The inter­est has to be com­pet­i­tive with the rate of profit in the pro­duc­tive econ­omy, if it is much lower then it would be irra­tional for any­one to invest in finance cap­i­tal. If the rate of profit in the pro­duc­tive econ­omy is lower over any con­sid­er­able period prof­its will fall due to lack of invest­ment and then prof­its in finance cap­i­tal will fall.

  16. Dannyb2b says:

    Of course but that is a sys­temic phe­nom­e­non not one explain­able by strong method­olog­i­cal individualism/reductionism”

    So you agree with me now? The sys­temic phe­nom­e­non is man­i­fest­ing itself because of an imbal­ance. This imbal­ance is that some pri­vate profit ori­ented enti­ties cre­ate money and some don’t. Too few enti­ties (the ones cre­at­ing the money) mak­ing deci­sions for an entire econ­omy means poor allo­ca­tion of resources because of a lim­ited capac­ity to ana­lyze and man­age the envi­ron­ment effectively.

    A bal­anced sys­tem is one where all enti­ties oper­ate on a level field and a greater num­ber of enti­ties are involved in the lend­ing and invest­ment process. More minds at work equals bet­ter decisions.

  17. NeilW says:

    Because CEOs that aim at that tar­get get fired, as do soc­cer man­agers, and investors get wiped out in the long run as there invest­ments no longer act as a store of value in real terms.”

    No they don’t.

    The vast major­ity of busi­nesses are run on a good enough basis doing just enough to avoid boats being rocked.

  18. LCTesla says:

    Aus­tralian cities are well rep­re­sented among the “world’s most expen­sive cities” accord­ing to this analysis:

    http://www.ritholtz.com/blog/wp-content/uploads/2012/05/most-expensive-cities.png

    http://www.ritholtz.com/blog/2012/05/global-real-estate-bubble/

  19. alainton says:

    @NeilW

    The vast major­ity of busi­nesses are SMEs or other pri­vately held firms with­out share­hold­ers and only they can afford to sur­vive at below aver­age profit rates for any con­sid­er­able length of time, and not if they are debtors as they will then need to pay a com­pet­i­tive inter­est rate (again Hil­fer­d­ing was good on how dif­fer­ent rules on profit rates apply to dif­fer­ent seg­ments of the economy).

    Why should any­one ratio­nally invest in a firm that makes sig­nif­i­cantly below aver­age profit rates, unless the rate of profit is higher than the rate of infla­tion, as the value of the invest­ment will erode over time, it would be bet­ter invest­ing on bonds or keep­ing it in the bank.

  20. mikeh1980 says:

    @Lyonwiss

    This began when I found your claim that the US gov­ern­ment was sup­press­ing the gold price astound­ing and sought evi­dence from you. You’ve made some wild asser­tions but noth­ing close to being evi­dence. You’ve ref­er­enced a tin foil hat blog, claimed I am unaware about a revolv­ing door between gov­ern­ment and the finan­cial sec­tor, claimed I am emo­tional about gold and so on. None of this con­sti­tutes evi­dence that the US is sup­press­ing the gold price. It reads as ran­dom hand wav­ing intended to obscure a lack of any infor­ma­tion to sup­port your emo­tional beliefs.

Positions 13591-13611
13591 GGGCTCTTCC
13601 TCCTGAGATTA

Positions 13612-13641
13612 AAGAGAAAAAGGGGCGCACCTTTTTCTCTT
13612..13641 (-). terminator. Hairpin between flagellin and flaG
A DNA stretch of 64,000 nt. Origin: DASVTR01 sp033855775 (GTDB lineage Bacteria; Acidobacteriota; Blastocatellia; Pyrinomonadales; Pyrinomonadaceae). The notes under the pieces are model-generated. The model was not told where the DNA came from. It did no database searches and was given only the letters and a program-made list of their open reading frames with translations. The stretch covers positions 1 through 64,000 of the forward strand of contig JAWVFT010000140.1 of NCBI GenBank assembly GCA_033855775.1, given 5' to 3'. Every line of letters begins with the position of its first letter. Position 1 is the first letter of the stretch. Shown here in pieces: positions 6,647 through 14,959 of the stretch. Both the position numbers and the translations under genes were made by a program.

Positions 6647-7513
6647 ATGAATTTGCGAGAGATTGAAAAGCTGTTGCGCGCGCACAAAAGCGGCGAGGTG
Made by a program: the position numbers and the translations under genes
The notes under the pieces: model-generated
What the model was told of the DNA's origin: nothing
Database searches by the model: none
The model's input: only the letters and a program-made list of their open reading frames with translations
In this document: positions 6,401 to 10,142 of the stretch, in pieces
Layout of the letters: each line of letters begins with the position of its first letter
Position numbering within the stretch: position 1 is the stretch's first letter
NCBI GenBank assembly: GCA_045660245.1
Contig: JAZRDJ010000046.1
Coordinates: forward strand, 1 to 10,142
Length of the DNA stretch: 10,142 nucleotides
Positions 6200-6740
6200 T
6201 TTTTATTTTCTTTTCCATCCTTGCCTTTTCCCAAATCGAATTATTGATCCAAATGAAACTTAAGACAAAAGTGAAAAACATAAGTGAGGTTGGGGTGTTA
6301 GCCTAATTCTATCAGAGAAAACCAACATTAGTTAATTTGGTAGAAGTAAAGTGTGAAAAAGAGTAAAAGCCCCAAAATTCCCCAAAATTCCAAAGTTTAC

Take your infor­ma­tion to all the insti­tu­tions that are long gold so they can ini­ti­ate a class action against the con­spir­a­tors sup­press­ing the gold price.

  21. Lyonwiss says:

    @ Mikeh1980 May 8, 2012 at 9:39 am

    Cen­tral banks are long gold. They are unlikely to ini­ti­ate class action against themselves.

  22. Lyonwiss says:

    @ Mikeh1980 May 8, 2012 at 9:39 am

    Also, I find it amaz­ing that you can­not take a hint and find things out for your­self. Who are you that I need to con­vince you or edu­cate you? What have you brought to the con­ver­sa­tion? Noth­ing, not even a “a tin foil hat blog”. I will stop here.

  23. mikeh1980 says:

    @Lyonwiss

    Cen­tral banks are long gold. They are unlikely to ini­ti­ate class action against themselves.”

    And what of oth­ers long gold? Gold ETFs and so on. Don’t you think that if any cred­i­ble evi­dence existed of the gold price being sup­pressed that they would have an inter­est in that?

    Also, I find it amaz­ing that you can­not take a hint and find things out for your­self. Who are you that I need to con­vince you or edu­cate you? What have you brought to the con­ver­sa­tion? Noth­ing, not even a “a tin foil hat blog”. I will stop here.”

    I came across your astound­ing claim — it stood out in this con­ver­sa­tion amidst a mea­sured debate by oth­ers about banks and money — and asked you for evi­dence. All you do is respond with con­de­scend­ing remarks (but noth­ing that can sup­port your claim). Now instead of pro­vid­ing evi­dence to sup­port your asser­tion you ask me to find things out for myself. Do you expect any­one to take you seri­ously when you post stuff like this?

  24. Lyonwiss says:

    @ Mikeh1980 May 8, 2012 at 11:39 am

    You have added noth­ing fac­tual to this con­ver­sa­tion. Please terminate.

  25. mikeh1980 says:

    @Lyonwiss

    Your last com­ment (May 8, 2012 at 12:31 pm) is quite ironic. It was your absence of facts that led me to com­ment in the first place. i.e. I asked you what evi­dence, a.k.a. facts, you had to sup­port your asser­tions about the US gov­ern­ment sup­press­ing the gold price.

    If this US gov­ern­ment action was real rather than in your imag­i­na­tion I’m sure some evi­dence would have been forth­com­ing by now — and no doubt gold longs would be up in arms. I agree we should ter­mi­nate — before the US gov­ern­ment get wind of your exposé and send in the black helicopters.